Nature, Joy and the 21st Century City
On the occasion of the US release of Michael McCarthy's "The Moth Snowstorm" on 3 October 2016, NYU Washington, DC, the Ecologic Institute and the New York Review of Books hosted a reading and discussion on joy, nature and the 21st-century city with Michael McCarthy, three-time Environment Journalist of the Year in the UK and author of The Moth Snowstorm, with special guests Jann Rosen-Queralt, artist and art instructor at Maryland Institute College of Art (MICA); and Dr. Sabine O'Hara, Dean of CAUSES (College of Agriculture, Urban Sustainability & Environmental Sciences) at University of the District of Columbia. Brendan O’Donnell moderated the evening.
Celebrated British environment journalist Michael McCarthy’s newest work is an elegiac post-mortem of nature in our urban way of life. But The Moth Snowstorm does more than mourn the vanishing flora and fauna from the collective social consciousness; this personal tale also raises the specter that with the loss of nature, we risk losing our connection to joy.
"A great, rhapsodic, urgent book full of joy, grief, rage, and love. The Moth Snowstorm is at once a deeply affecting memoir and a heartbreaking account of ecological impoverishment. It fights against indifference, shines with the deep magic and beauty of the nonhuman lives around us, and shows how their loss lessens us all. A must-read." — Helen Macdonald, author of H Is for Hawk
As world populations flock to cities in unprecedented numbers, our recognition and remembrance of nature decline. How can an urbanizing world reconnect with its natural roots and retain the sense of joy and wonder at the heart of the human experience?
Michael McCarthy is known for his award-winning writings on the environment and the natural world, including his book-length works The Moth Snowstorm and Say Goodbye to the Cuckoo. He was Environment Correspondent of The Times (London) and later Environment Editor at The Independent. He has been the recipient of the Specialist Writer of the Year Award in the British Press Awards, the Medal of the Royal Society for the Protection of Birds for "outstanding services to conservation," and the Silver Medal of the Zoological Society of London. He lives in the United Kingdom.
Dr. Sabine O'Hara is Dean and Director of Landgrant Programs for the College of Agriculture, Urban Sustainability and Environmental Sciences (CAUSES) of the University of the District of Columbia (UDC). As Dean of CAUSES, she is responsible for academic, research and community outreach programs in the tradition of landgrant universities, and is leading the University’s efforts to building a cutting edge model for Urban Agriculture and urban Sustainability that improves the quality of life and economic opportunity for urban populations.
Dr. O'Hara is a respected author, researcher and higher education executive, and is well known for her expertise in sustainable economic development, global education and executive leadership. She has experience in virtually every aspect of university administration including curriculum development, strategic planning, program accreditation, international partnerships and research collaborations. Dr. O'Hara is a strong advocate of higher education who believes that education cannot merely provide answers to our questions, but must also question our answers. She is the founder of Global Ecology LLC, the 10th President of Roanoke College in Salem, Virginia, and held faculty and administrative positions at: Concordia College, Moorhead, Minnesota; Green Mountain College, Poultney, Vermont; Rensselaer Polytechnic Institute, Troy, New York; and Executive Director of the Council for International Exchange of Scholars, a preeminent international exchange organization that administers the Fulbright Scholar Program.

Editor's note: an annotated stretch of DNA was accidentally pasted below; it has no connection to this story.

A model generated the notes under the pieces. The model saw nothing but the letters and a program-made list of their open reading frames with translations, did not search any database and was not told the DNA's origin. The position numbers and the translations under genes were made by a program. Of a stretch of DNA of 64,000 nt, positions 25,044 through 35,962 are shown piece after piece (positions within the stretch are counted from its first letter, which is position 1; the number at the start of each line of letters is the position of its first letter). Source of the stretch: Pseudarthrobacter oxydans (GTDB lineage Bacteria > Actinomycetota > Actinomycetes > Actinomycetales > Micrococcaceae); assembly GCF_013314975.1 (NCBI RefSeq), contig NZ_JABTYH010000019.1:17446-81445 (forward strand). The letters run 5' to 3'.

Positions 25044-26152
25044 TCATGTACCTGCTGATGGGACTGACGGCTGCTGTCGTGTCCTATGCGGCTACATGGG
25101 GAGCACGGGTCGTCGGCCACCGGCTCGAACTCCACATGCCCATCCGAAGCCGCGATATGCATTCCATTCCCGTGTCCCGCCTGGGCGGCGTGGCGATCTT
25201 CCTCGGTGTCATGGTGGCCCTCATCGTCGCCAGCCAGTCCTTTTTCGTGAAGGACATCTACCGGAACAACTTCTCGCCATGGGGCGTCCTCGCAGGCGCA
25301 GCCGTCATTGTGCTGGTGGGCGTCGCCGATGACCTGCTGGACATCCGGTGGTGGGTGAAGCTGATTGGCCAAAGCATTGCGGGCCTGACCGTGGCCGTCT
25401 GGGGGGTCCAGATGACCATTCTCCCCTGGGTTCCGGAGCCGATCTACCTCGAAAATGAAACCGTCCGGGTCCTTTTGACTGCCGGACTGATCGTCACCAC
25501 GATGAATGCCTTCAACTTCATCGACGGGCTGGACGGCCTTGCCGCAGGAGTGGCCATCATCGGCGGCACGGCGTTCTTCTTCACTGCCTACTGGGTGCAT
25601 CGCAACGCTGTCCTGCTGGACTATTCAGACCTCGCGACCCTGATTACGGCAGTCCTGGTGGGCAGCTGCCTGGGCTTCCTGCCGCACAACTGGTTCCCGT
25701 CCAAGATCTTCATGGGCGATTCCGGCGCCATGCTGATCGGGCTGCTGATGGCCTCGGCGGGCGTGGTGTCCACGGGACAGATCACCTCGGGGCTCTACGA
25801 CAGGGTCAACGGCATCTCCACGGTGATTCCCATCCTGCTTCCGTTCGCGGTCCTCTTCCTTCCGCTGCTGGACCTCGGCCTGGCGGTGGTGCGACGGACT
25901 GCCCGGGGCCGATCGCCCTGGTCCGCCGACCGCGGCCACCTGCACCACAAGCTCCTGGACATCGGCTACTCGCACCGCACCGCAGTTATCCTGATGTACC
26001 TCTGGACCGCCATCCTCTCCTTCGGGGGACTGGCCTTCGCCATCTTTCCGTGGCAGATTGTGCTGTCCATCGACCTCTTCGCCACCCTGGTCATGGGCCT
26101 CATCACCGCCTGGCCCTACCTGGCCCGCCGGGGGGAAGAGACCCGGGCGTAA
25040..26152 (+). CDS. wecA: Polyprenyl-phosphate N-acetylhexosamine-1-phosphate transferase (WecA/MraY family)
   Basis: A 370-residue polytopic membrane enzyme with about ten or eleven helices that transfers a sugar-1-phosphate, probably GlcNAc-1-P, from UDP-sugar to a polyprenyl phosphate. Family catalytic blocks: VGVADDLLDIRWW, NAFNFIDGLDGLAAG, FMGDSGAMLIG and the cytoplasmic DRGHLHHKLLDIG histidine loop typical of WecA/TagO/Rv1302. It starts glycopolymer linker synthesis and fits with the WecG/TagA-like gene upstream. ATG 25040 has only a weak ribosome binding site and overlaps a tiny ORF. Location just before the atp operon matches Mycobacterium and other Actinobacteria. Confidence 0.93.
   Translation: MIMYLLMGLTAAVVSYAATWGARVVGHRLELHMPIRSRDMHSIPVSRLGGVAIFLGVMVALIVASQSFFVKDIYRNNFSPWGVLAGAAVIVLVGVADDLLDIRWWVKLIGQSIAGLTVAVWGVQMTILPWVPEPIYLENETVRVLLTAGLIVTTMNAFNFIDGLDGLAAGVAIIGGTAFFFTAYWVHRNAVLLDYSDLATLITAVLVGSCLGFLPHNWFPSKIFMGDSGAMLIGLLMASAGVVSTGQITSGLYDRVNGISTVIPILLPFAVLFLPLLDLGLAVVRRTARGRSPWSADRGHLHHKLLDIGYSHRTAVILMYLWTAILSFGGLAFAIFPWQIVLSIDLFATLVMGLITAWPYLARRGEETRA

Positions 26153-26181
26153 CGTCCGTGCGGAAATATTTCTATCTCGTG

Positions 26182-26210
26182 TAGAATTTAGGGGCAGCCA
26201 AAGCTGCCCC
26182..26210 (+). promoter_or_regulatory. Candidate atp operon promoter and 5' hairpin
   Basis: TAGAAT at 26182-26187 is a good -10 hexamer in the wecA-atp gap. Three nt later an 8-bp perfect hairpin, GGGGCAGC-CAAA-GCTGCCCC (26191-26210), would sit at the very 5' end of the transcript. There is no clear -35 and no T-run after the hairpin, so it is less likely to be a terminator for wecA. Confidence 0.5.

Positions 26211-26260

A native of Germany, Dr. O'Hara earned a doctorate in environmental economics and a master's degree in agricultural economics from the University of Göttingen. She serves on the board of directors of several national and international organizations including as president of the International Society for Ecological Economics, International Advisory Board member of King Abdul-Aziz University in Jeddah, Saudi Arabia, and editorial board member of several academic journals.
Jann Rosen-Queralt creates artwork integrating the diverse fabric of urban areas, revealing the character of each locale by maintaining environmental sensitivity, and the poetry of voice. She is interested in exchanging ideas, becoming a catalyst for encouraging discovery and expanding our capacity to remember and learn. Her transdisciplinary approach engages diverse perspectives in understanding and communicating experience. A 2012 exhibition entitled Water Sonettos, connected educators, researchers, artists and communities from Mali through an exploration of the human relationship with water. Rosen-Queralt is currently working with the Monument Quilt project, which seeks to create an accessible public healing space for survivors of sexual abuse.
A sample of her past commissions includes a rain garden that treats storm water runof at Powhatan Springs Park, Arlington, Virginia; a sound garden at the Billingsley Medical Center, Charlotte, North Carolina and a fountain plaza in Columbia Heights, Washington, DC. She has participated on several planning teams including the Brightwater Wastewater Treatment Facility that provides services for Snohomish and King Counties in Washington State, and the Gwynns Falls Greenway Trail and Eco-Industrial Park in Baltimore, Maryland.
Rosen-Queralt has exhibited in solo and group exhibitions internationally in Canada, Mexico, Lithuania, and nationally throughout the east coast, mid-west and Georgia and Texas. She previously served on the board of the Baltimore Public Art Commission, continuing her commitment to integrating art within the public realm of everyday life.